The Woman Suffrage Movement in America: A Reassessment, Corrine M. McConnaughy
Previously, women’s historians have endeavored to keep women central in the story of personal politics. Corrine M. McConnaughy, however, focuses on the inner workings of state legislatures that have had the most power to define the electorate, and shows that analysis of partisan politics in state legislatures fills the gaps in previous histories without pushing women out of women’s history. Women’s ability to build coalitions with groups outside of their initial identity group, which took considerable effort, began to bear fruit by the early 1900s. She describes two scenarios under which male state legislators considered expanding the voter base to include women: strategic enfranchisement and programmatic enfranchisement. The former implied that a major political party would find it advantageous to add women voters to the rolls. McConnaughy debunks this approach because female voters could not guarantee any political party their vote as a bloc.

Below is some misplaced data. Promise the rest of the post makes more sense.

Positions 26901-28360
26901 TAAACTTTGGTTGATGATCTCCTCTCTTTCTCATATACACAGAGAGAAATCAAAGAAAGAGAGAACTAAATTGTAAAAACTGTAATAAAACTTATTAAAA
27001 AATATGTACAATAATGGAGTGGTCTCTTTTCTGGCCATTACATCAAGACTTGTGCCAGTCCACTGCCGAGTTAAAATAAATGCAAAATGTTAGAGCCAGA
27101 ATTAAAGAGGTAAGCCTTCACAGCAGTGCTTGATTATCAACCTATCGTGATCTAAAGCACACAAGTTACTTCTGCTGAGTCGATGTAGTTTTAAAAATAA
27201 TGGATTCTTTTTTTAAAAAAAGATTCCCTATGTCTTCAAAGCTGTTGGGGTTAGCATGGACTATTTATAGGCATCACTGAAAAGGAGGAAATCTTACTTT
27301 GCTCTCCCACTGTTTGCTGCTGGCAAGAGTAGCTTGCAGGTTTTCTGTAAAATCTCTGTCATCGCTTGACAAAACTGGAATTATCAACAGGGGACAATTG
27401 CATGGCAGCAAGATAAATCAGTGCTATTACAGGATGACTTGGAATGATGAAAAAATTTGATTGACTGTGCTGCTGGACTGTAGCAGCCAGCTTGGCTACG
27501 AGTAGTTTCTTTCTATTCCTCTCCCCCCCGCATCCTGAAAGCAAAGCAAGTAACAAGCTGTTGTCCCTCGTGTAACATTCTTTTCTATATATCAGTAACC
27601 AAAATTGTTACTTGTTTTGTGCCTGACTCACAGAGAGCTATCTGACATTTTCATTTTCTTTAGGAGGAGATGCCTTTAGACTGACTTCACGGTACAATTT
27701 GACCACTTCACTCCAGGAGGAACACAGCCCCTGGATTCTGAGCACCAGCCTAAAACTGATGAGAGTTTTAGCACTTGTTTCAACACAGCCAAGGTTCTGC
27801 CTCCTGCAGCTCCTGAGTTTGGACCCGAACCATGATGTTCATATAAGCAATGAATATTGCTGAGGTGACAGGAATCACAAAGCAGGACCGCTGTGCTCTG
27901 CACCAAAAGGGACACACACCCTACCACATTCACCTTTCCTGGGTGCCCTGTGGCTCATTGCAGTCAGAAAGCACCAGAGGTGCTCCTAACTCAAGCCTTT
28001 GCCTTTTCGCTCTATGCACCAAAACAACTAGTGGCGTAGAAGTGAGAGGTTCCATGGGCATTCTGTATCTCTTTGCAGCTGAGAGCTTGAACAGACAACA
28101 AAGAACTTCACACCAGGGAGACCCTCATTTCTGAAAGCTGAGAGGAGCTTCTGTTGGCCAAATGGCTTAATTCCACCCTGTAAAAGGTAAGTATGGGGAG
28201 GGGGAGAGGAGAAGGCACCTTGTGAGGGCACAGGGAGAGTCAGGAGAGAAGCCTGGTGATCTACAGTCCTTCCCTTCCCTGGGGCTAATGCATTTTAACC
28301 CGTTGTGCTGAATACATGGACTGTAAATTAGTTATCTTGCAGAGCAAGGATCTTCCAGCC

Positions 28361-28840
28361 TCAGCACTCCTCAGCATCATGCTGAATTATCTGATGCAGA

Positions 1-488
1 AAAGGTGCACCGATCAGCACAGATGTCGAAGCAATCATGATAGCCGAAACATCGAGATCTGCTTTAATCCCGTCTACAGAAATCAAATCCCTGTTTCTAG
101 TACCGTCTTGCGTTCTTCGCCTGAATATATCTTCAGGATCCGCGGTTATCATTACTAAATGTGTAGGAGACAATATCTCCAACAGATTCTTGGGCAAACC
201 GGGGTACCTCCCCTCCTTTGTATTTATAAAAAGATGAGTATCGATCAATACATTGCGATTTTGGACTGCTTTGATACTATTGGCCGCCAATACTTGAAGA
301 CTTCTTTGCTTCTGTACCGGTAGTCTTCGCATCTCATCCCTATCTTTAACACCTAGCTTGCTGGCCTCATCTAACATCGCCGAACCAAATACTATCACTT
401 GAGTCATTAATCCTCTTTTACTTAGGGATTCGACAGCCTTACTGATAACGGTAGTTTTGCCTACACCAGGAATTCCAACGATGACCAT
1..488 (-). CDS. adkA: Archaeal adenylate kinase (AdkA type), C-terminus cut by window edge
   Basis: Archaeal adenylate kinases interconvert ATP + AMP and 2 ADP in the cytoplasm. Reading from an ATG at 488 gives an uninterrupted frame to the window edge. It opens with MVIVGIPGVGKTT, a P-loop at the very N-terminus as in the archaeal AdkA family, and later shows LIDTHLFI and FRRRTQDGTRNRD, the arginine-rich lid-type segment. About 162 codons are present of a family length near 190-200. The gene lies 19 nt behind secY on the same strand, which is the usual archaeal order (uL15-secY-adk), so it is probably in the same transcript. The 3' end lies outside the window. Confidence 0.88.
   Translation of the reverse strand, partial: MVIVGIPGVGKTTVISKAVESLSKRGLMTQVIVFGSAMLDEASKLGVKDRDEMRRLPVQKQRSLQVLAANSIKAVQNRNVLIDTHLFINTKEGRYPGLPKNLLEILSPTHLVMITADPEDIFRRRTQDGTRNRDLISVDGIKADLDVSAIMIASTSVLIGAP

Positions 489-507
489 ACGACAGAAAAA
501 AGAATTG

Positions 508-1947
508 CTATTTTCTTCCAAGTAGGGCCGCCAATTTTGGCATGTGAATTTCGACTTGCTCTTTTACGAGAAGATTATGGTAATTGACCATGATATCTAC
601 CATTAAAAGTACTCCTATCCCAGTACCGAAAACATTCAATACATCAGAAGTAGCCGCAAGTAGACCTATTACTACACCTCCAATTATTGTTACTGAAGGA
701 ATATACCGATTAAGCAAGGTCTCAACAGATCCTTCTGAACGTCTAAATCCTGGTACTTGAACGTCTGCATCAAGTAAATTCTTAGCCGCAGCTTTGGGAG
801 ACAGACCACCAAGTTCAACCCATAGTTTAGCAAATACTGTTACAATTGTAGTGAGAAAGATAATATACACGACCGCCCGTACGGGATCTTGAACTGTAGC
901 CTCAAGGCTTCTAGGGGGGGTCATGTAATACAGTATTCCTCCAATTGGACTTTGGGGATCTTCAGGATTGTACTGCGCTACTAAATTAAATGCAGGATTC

Programmatic enfranchisement, then, represented the perception of politicians that a sizable part of the male voting constituency, through coalitions between the suffragists and third-party challengers (for example, farmers’ groups, labor organizations, fraternal b
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